Career notes:Four losses came to two opponents. One of three greatest heavyweights in perhaps greatest heavyweight generation ever. Claimed world title during Muhammad Ali's suspension for refusing the draft, but many regarded Ali as true champion. Met Ali on March 8, 1971, in "f!ght of the Century"; Frazier floored Ali in 15th to cement unanimous points victory. Lost title to George Foreman in 1973, and lost on points to Ali in non-title bout the following year. Fought Ali in 1975 a third time in the "Thrilla in Manila," widely regarded as greatest heavyweight title bout of all time. Ali retained title when Frazier's trainer Eddie Futch stopped contest after 14 brutal rounds. Retired after losing again to Foreman in 1976, but came back briefly in 1981, scoring a draw with Jumbo Cummings.
Let's go to the video: 50 Greatest: Joe Frazier ESPN Video

25. Marcel Cerdan

Middleweight Ring career: 1934-49 Record: 106-4 (61 KOs)
Career notes: One of most popular athletes in French history. Born in Algeria before emigrating to France. Suffered four defeats in 110 bouts, each dubious: two via disqualification, one on a controversial decision and once after injuring shoulder against Jake LaMotta in defense of world middleweight title won from Tony Zale. Was k!lled in a plane crash while en route to rematch.

24. Julio Cesar Chavez

Super featherweight, lightweight, junior welterweight, welterweight Ring career: 1980-2005 Record: 108-6-2 (87 KOs)
Career notes: Arguably most revered Mexican boxer in history. Called "J.C. Superstar." Known especially for heavy hands and murderous body punches. Won first 88 professional f!ghts before escaping with draw against Pernell Whitaker in 1993. Tasted defeat for first time against Frankie Randall four months later. Won WBC super featherweight title in September 1984. Stopped Edwin Rosario to win WBA lightweight belt in November 1987. Added WBC belt with defeat of Jose Luis Ramirez in 1988. Stopped Roger Mayweather to annex WBC junior welterweight crown in May 1989. Added IBF title with last-second stoppage win over Meldrick Taylor in 1990. Lost title to Randall, but regained it in rematch. Lost it again, to Oscar De La Hoya, in 1996, and did not hold a world title again.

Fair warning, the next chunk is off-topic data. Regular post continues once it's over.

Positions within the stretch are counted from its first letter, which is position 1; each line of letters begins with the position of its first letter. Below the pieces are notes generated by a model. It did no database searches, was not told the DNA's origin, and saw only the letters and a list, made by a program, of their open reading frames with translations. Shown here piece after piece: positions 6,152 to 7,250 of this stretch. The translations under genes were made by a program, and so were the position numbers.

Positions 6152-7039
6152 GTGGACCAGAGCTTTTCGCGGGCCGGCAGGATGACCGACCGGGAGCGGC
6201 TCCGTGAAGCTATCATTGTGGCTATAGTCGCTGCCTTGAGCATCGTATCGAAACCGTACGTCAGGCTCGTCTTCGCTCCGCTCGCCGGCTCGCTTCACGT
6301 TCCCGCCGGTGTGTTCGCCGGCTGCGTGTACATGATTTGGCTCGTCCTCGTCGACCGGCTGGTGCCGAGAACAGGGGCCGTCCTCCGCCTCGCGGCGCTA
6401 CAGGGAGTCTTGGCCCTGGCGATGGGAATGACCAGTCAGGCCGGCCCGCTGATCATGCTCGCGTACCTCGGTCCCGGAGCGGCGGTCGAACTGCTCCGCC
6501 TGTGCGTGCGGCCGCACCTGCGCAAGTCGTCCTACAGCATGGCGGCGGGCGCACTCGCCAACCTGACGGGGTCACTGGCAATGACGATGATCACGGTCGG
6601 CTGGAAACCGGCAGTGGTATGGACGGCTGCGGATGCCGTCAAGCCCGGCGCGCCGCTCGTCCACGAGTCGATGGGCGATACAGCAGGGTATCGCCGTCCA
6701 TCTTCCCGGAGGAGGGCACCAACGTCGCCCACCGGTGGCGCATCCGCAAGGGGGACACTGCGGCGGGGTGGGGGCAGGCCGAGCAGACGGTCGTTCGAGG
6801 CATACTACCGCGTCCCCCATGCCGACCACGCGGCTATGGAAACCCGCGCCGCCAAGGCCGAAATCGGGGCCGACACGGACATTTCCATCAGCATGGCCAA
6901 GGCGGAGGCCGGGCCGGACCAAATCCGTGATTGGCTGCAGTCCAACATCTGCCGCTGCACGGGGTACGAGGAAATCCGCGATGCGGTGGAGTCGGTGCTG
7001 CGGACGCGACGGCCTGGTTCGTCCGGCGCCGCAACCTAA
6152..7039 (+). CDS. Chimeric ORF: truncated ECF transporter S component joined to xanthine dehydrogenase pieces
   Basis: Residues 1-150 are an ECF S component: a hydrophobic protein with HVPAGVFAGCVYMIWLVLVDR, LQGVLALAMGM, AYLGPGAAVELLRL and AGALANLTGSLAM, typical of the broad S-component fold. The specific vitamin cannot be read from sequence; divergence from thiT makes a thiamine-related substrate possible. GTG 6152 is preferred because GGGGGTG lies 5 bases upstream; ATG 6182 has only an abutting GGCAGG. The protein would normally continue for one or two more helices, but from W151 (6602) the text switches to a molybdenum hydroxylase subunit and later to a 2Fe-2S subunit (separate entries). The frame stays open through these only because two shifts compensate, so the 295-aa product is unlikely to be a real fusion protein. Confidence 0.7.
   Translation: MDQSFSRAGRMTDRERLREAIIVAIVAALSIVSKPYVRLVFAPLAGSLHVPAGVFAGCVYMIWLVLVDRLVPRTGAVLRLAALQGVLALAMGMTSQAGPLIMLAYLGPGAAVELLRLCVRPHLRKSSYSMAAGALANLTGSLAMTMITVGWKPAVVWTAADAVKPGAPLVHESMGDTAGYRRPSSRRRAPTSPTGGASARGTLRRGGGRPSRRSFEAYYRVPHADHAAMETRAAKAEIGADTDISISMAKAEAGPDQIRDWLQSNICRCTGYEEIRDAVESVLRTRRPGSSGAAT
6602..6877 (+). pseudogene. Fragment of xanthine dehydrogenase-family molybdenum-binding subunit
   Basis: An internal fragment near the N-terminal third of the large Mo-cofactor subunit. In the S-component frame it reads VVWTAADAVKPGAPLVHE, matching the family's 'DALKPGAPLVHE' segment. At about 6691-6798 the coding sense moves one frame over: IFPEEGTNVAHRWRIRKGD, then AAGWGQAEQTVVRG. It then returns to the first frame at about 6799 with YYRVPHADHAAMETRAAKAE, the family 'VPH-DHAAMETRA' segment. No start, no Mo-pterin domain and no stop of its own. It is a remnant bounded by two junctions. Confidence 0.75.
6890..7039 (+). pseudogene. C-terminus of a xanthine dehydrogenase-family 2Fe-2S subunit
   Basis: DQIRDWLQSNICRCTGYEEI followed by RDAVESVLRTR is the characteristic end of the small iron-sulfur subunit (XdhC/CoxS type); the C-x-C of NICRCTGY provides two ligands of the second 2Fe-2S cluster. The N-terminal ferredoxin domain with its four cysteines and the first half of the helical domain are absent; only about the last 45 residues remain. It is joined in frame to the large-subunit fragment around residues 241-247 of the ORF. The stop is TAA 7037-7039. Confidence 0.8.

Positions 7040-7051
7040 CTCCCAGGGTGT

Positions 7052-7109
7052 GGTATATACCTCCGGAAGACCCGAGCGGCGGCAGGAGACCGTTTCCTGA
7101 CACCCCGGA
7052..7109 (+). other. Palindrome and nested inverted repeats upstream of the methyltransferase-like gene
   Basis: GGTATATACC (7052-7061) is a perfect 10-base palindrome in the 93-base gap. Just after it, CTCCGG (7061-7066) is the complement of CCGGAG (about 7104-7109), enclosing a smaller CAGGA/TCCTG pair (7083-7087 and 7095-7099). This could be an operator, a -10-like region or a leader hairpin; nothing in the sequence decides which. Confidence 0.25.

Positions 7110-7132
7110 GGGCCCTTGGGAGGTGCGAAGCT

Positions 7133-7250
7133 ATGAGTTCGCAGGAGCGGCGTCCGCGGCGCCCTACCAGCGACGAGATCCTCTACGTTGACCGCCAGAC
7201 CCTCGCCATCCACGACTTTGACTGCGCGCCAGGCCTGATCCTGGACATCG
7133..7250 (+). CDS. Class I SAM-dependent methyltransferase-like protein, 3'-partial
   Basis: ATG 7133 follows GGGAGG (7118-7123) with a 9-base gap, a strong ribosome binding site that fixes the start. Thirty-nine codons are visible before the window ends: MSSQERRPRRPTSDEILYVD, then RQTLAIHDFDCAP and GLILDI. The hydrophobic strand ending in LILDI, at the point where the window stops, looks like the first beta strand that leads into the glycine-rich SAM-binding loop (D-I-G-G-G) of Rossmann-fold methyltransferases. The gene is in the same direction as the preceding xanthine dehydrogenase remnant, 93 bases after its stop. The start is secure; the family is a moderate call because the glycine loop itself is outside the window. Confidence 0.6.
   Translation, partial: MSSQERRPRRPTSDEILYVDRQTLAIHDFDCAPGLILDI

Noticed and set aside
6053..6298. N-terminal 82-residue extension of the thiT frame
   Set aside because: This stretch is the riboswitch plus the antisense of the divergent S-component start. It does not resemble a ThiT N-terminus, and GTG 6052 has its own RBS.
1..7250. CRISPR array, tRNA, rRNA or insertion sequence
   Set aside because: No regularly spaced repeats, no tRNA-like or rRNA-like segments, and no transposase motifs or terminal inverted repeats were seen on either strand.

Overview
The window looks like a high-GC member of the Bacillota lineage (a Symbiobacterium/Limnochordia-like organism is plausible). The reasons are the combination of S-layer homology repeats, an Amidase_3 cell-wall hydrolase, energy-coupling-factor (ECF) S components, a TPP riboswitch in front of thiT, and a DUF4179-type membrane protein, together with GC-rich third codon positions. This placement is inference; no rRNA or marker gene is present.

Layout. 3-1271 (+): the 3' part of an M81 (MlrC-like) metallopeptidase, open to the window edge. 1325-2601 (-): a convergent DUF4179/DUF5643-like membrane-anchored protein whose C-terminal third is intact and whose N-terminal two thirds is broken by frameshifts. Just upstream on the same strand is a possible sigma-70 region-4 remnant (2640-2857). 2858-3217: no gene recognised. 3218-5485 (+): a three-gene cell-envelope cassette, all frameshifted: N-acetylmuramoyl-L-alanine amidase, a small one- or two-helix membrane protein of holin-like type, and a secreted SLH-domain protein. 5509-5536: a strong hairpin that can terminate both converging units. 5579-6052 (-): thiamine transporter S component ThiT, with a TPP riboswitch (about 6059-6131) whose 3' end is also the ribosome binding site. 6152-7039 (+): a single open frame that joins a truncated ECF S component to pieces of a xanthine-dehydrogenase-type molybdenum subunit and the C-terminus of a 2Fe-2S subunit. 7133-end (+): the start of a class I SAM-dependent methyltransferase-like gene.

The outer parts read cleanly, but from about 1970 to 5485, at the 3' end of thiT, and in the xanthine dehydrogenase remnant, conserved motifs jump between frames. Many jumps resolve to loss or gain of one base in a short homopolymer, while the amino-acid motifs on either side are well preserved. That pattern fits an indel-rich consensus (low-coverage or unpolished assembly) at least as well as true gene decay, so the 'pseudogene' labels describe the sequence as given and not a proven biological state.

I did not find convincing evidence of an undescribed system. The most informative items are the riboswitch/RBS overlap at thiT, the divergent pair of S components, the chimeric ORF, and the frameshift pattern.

Let's go to the video: 50 Greatest: Julio Cesar Chavez ESPN Video

23. Jimmy McLarnin

Flyweight, lightweight, welterweight Ring career: 1923-36 Record: 62-11-3 (20 KOs) and 1 no-decision
Career notes: Won welterweight championship in 1933 with first-round knockout. Then engaged in spectacular three-f!ght series with Barney Ross, winning one and losing two. Held victories over 13 world champions. Was perhaps first f!ghter to be referred to by sportswriters as best "pound-for-pound" f!ghter in the world.

22. Barney Ross

Lightweight, junior welterweight, welterweight Ring career: 1929-38 Record: 72-4-3 (22 KOs) and 2 no-decisions
Career notes: Claimed both lightweight and junior welterweight titles with victory over Tony Canzoneri in 1933, and defended both in rematch. Defeated Jimmy McLarnin for welterweight title in 1935, lost it in a rematch, and regained it in rubber match. Lost title to Henry Armstrong and retired.
Let's go to the video: 50 Greatest: Barney Ross ESPN Video

21. Tony Canzoneri

Bantamweight, featherweight, lightweight, junior welterweight Ring career: 1925-39 Record: 137-24-10 (44 KOs) and 4 no-decisions
Career notes: Won world featherweight championship in February 1928 when only 19, but lost first defense. Knocked out Al Singer in first round to win lightweight championship in 1930. Added junior welterweight title the following year. Lost, regained, and again lost both lightweight and junior welterweight belts.

 05-09-2007, 08:57 PM         #58
Bootup 
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They have a guy that fought in late 1800's against only white f!ghters with no known pics of any of his SIX!! whole BANTAMWEIGHT title defense and whose most known f!ght was only semi-known in boxing annals cause the opponent took a dive.

Worst list ever.

 12 years ago '04        #59
KiNgJaMeS305|M 58 heat pts58 OP
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20. George Foreman

Heavyweight Ring career: 1969-97 Record: 76-5 (68 KOs)